The Met’s first HD telecast of this season ended with a whimper – a dead screen and no sound. The transmission stopped when the murderer De Rocher was strapped to a gurney and was being executed. After that nothing. No reprise of the hymn-like song sung by Sister Helen, no applause, no curtain calls, no credits. Satellite transmissions are routine these days, but the Met has not yet mastered the process. As far back as 2014, the Met lost Werther’s death scene due to a similar mishap.

So how was the show before the death of the death scene? Dead Man Walking, Jake Heggie’s first attempt at opera based on Sister Helen Prejean’s book has been his most successful of 10 so far. It’s been performed worldwide in the 20-plus years since its premiere. The work is more like a play with incidental music than an opera. There are almost no tunes and much of the words are spoken rather than sung. The only true operatic moment is at the start of the execution when the Lord’s Prayer is set to a large ensemble. The vocal writing here is first-rate. Alas, it’s not duplicated. The piece works because the drama is interesting and the orchestral writing brilliant.

Ivo van Hove’s production uses a large open space with plain walls. Props and furniture are moved in and out in requirement of the action. There are video projections of most of the key characters. There are videographers onstage for much of the show. They were not too distracting on the telecast because Gary Halvorson’s ultra closeups kept them from view. How the in-house audience found them is obviously not known to me. From the perspective of a viewer of the telecast, the production worked very well.

The singers were all at least good. The two outstanding performances were those of Ryan McKinny as the ambulatory corpse and Susan Graham as his mother who refuses to accept his guilt as the rapist and murderer of a teenage girl.

McKinny’s singing and acting were on the mark throughout the show. Most remarkable were the 30 or more pushups he did, including some handclaps push-ups, while simultaneously singing. He’s the most buff opera singer I’ve ever seen.

Graham, who was Sister Helen in the first performance of this work, was affecting and convincing as a mother who loves her son no matter how awful he is – not an unusual phenomenon. A great artist still able to do fine work even though well into her sixties.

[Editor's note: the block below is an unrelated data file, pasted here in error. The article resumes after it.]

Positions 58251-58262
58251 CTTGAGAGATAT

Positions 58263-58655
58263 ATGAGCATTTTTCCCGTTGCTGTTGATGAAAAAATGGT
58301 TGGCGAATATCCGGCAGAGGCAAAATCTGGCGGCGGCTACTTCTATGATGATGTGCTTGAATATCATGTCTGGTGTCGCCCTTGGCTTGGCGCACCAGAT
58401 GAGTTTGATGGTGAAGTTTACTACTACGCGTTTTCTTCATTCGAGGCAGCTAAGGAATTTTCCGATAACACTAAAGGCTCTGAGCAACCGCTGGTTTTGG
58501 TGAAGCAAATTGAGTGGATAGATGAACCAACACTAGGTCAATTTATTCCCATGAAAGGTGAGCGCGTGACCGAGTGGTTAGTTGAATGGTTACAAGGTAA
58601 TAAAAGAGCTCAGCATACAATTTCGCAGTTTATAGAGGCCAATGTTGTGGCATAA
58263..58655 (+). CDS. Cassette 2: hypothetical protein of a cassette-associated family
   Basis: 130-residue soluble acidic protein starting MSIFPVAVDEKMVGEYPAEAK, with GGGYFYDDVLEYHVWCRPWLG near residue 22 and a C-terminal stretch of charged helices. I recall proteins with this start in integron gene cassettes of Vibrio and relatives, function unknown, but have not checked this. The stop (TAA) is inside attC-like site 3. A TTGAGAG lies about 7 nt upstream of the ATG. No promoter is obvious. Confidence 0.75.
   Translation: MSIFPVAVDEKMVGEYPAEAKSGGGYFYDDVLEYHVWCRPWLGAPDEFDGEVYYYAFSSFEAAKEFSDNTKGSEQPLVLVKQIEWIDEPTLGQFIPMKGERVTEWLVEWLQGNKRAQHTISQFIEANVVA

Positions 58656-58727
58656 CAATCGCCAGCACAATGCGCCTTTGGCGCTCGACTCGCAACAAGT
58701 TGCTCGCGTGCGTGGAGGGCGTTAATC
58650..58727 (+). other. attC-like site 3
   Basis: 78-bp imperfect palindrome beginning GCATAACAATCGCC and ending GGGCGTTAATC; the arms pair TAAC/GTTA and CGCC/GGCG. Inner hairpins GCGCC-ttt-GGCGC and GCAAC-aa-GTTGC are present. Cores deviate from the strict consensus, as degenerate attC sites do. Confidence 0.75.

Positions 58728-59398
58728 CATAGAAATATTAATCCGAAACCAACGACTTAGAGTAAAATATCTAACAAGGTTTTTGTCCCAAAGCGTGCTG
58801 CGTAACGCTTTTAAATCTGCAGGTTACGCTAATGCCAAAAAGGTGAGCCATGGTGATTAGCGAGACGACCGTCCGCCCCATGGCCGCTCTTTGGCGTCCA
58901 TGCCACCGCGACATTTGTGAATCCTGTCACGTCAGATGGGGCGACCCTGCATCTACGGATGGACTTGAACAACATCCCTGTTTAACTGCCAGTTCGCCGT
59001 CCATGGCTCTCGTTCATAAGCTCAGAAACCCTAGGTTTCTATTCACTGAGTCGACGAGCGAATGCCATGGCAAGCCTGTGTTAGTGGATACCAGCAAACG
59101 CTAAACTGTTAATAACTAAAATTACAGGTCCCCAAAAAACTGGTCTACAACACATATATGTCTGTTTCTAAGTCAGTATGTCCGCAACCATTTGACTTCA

Joyce DiDonato seemed a bit uninvolved in her portrayal of the nun intimately concerned with the fate of a murderer on death row. Her voice was somewhat hollow and now tends to wobble when under even moderate stress.

Another fine performance was that of veteran Rod Gilfry as the father of the murdered girl. Latonia Moore was vocally outstanding as Sister Rose, though she was not a convincing nun.

As I mentioned above, the orchestra is the star of this show. Conductor Yannick Nézet-Séguin had the Met’s great orchestra in their finest form. He got a thrilling and incisive sound from his virtuoso players. Always displaying a pixie-like persona, he seems to be aiming at the Leprechaun of the Decade award given his increasingly eccentric physical presentation. Today he conducted in a short-sleeved fishnet shirt with along with his dyed blonde hair (what little remains) and painted fingernails placing him in the lead for the award. An amazingly gifted conductor with a unique sartorial flair.

A few words about the story. It’s about redemption. It is in many ways a political piece in that it will appeal to those who are more concerned with the rights and feelings of criminals than those of their victims. You can see this spirit on display virtually every day in the enlightened countries of the West. Some think that some things are beyond redemption and that only God can forgive them. The libretto says this but the action belies the statement.

Regardless of where one stands on the issues of redemption and forgiveness, Dead Man Walking is a fine piece of theater. Its long-lasting success as an opera is in my mind doubtful. Worth seeing the encore presentation if you missed the live telecast. I hope the replay will include the entire show.